The Blood Alley Quartet & Ukrainian Steppes Via Tony BaloneyMonday, September 03, 2012
|Blood Alley Quartet & Goldie Monroe|
From left, Randy Bowman (drums) Dave Olajide (bass),
Gus Vassos (vocals, guitar)
Anthony Walker (vocals, guitar) Goldie Monroe (vocals,burlesque dancer)
I have a friend Yuliya Kate who is now a professional dominatrix. She is pleasant and smiles but if anybody in her presence just happens to ask, “Are you from the Ukraine?” She loses her temper and blasts back, “Ukraine not the Ukraine.”
Ukraine brings to me the image of an old b+w war movie I saw when I was around 20 which featured a German Panzer army racing through Ukraine with tanks and half-tracks. Ukraine is a vastness of flat and its history (the little I know of it) is the history of invaders passing through who might stop for a bite to eat or a woman to forcibly bed. Ukrainians have seen armies come and go. They have seen history in the making much like Aristotle’s “unmoved mover”.
|Goldie Monroe, iPhone portrait|
I hate burlesque because I in early middle age I was exposed to exotic dancing/sripping in Vancouver. My involvement in that scene took me to become a judge at the first ever Golden G-String Convention in Las Vegas in the mid 80s. One of my fellow judges was Tempest Storm. The competition, was unknowingly rigged against the Vancouver contingent. The performers were not allowed to remove their G-String. Older women or would-be burlesque dancers could shine while our superstars like Lusty Leanne (whose act began, an only began upon the romoval of the G-String). And yet without the help of this Canadian judge (even though I did vote for her) T Rae, a proud Vancouverite won out with panache, poise, eroticism (not of the blatant kind). But being allowed to take photographs in the dressing rooms (wow!) I was attracted to the look and poise of American burlesque dancers who hailed from such places as Peoria, Illinois or Dubuque, Iowa.
|Tempest Storm, second from left, in Las Vegas|
|Laura Faye from Peoria, Illinois|
The old photograph that I have of The Enigmas features a painting by Jim Cummins (aka Braineater). I contacted him recently for info on the gal in the picture:
"That is Emmy. She was my girlfriend. She was in my movie Beauty is the Beast. She made braineater rings for me. The rings were from a design of mine of skull and bones. I think she lives in Texas now. She also played Barbra in the Modernettes video."
Now in the picture of the Actionauts, on the extreme left is Ian Noble who happened to be the second drummer of the Modernettes.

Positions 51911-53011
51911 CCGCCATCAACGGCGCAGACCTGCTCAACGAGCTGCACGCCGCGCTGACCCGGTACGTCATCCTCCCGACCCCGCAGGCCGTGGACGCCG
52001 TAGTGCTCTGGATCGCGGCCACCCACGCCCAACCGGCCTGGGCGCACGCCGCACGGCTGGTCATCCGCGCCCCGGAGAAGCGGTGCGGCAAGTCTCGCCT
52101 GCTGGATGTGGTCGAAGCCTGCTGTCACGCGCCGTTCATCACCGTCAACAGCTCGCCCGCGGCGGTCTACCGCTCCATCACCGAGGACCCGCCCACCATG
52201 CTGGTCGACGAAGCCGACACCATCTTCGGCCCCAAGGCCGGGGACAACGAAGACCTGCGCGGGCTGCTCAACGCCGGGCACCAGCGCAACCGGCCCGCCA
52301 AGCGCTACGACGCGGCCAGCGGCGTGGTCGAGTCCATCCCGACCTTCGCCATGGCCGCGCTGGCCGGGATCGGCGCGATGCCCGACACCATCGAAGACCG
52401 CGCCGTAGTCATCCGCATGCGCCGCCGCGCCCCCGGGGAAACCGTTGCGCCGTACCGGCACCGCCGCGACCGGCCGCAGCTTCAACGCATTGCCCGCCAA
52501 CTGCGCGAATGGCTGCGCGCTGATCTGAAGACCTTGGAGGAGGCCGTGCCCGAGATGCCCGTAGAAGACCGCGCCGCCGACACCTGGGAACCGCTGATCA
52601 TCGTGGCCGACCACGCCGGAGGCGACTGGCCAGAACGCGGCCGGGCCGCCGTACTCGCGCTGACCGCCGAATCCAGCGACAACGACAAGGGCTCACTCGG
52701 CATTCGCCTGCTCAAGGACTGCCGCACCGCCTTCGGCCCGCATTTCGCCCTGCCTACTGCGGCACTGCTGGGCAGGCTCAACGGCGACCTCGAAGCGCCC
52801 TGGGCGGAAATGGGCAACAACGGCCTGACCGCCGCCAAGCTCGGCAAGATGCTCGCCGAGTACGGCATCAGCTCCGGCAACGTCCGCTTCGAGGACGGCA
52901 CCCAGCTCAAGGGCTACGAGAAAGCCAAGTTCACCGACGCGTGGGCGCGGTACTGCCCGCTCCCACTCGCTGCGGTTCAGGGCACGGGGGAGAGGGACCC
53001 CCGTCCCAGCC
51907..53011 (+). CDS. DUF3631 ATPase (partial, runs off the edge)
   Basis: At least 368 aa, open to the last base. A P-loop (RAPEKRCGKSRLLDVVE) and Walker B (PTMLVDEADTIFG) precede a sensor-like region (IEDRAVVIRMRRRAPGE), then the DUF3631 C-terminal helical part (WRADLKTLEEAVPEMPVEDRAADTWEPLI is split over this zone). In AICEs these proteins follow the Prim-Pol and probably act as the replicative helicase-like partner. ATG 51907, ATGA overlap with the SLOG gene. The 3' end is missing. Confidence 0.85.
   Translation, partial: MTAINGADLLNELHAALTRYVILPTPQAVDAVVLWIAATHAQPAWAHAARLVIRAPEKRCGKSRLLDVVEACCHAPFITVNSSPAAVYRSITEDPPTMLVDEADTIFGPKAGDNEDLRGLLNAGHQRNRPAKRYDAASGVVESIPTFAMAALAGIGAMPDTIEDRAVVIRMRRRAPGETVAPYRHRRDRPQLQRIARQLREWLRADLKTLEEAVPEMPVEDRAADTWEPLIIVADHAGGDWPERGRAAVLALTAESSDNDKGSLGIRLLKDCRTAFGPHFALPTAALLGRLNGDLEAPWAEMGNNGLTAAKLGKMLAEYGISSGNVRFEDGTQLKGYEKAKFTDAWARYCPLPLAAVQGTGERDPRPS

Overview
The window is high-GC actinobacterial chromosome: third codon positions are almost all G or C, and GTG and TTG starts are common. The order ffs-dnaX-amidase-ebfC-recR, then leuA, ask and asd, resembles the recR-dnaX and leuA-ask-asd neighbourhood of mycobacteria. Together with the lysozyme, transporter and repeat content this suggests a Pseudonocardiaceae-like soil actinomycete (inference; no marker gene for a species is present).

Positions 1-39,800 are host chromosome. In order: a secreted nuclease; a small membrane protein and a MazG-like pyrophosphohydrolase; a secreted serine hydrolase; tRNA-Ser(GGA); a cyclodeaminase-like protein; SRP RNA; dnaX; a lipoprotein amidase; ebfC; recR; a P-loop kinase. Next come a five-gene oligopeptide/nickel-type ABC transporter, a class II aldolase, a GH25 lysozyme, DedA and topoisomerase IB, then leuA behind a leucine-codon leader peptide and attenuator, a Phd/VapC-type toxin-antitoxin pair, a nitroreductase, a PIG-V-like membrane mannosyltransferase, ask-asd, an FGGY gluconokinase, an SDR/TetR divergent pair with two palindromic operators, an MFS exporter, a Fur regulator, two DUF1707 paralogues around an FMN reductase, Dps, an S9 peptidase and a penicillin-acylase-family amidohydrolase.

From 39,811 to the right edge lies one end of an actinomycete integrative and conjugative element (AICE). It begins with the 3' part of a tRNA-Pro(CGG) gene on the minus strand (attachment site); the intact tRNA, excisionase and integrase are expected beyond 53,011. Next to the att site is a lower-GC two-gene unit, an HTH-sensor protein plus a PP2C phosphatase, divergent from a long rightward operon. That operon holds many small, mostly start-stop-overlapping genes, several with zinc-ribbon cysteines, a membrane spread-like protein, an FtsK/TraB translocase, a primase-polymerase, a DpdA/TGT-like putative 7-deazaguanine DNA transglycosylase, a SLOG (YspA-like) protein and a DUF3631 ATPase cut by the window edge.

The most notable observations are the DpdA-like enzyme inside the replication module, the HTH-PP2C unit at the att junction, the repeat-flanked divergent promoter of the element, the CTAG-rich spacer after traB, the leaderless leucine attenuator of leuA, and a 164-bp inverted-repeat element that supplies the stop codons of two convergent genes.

In the years that transpired I photographed Anthony Parker’s father teaching ballet to children and Gus Vassos’s father as a highfalutin, heavy duty commercial real-estate honcho. Paul Wilson Brown, the brilliant keyboard player works for my neighbour across the street who is a highfalutin real estate agent.
|My daughter Hilary & her Jim Cummins|
|Enigmas from left to right|
Paul McKenzie, Brian Olineck, Mike Davis & Randy Bowman
Cummins's Emmy behind in painting
What is the common thread here? The common thread is twofold – two men. One was and is Mac (aka Malcolm) Parry the former editor of Vancouver Magazine and the other is former Vancouver Magazine rock columnist “In One Ear” and Associate Editor Les Wiseman.
|Lenny Kaye & Les Wiseman|
|Actionauts from left to right|
Ian Noble, Gus Vassos, Steve Robertson, Sam Salmon (aka Fish in centre)
Anthony Walker (aka Tony Baloney)
|Art Bergmann left and Tony Baloney, far right|
From left to right Rodney Graham, Chris Grove (with laurel), Phill Smith , centre front, Scout Fairlane (actress,poet)
Bill Napier-Hemy, Napoleon, Jade Blade, first nurse, Dale Powers, second nurse, &
Tony Baloney far right.
Mac Parry’s Vancouver Magazine was much like the Ukrainian steppes. Doors were left open and all of Vancouver (the political, the artistic, the innovative, the interesting, etc) seemed to pass by after lingering for a bit in Mac’s office. Rock musicians (many in tattered clothing before tattered clothing had any message) checked in at reception where a string of liberal minded receptionists simply pointed in the direction of Wiseman’s office.
|From left, Alex W-H, Les Wiseman, Danielle & Mac Parry|
Vancouver Magazine on Davie and Richards
Above Mary Jo Kopechne
Left Buch Cherry, Ian Noble, Randy Carpenter
|Maurice & the Cliches|
Maurice Depas left & Paul Wilson Brown far right
I was one of the persons who while strictly speaking was a freelancer, I had a “hovering-shingle-on-the-door” relationship with Vancouver Magazine and I noted and noticed the richness of the invasion.
Under his wing, before anybody else knew of his talents, Mac had a young man with terrible case of dandruff. He was a hanger on at the office and nobody seemed to pin down exactly what he was, did. Few if any were able to discern exactly what Mac saw in the young man who was called Douglas Coupland.
|Don Vassos, Gus's dad.|
|Paul Wilson Brown, Alex W-H & Salem behind|
Photo by Gus Vassos
|Salem and her H-Upmann|
Just as Ukraine is just simply Ukraine, I can state also that Vancouver Magazine (Parry’s, Wiseman’s and others like art directors Rick Staehling and Chris Dahl) did not need that demonstrative adjective that is “the” to make it more distinct and special than it was.
|Blood Alley Quartet & Goldie Monroe|
I may be warming up to the concept of burlesque via the Blood Alley Quartet & Goldie Monroe. I enjoyed this video with no fanny wagging and other affected cutesy moves. It puts an elegant and contemporary spin on burlesque.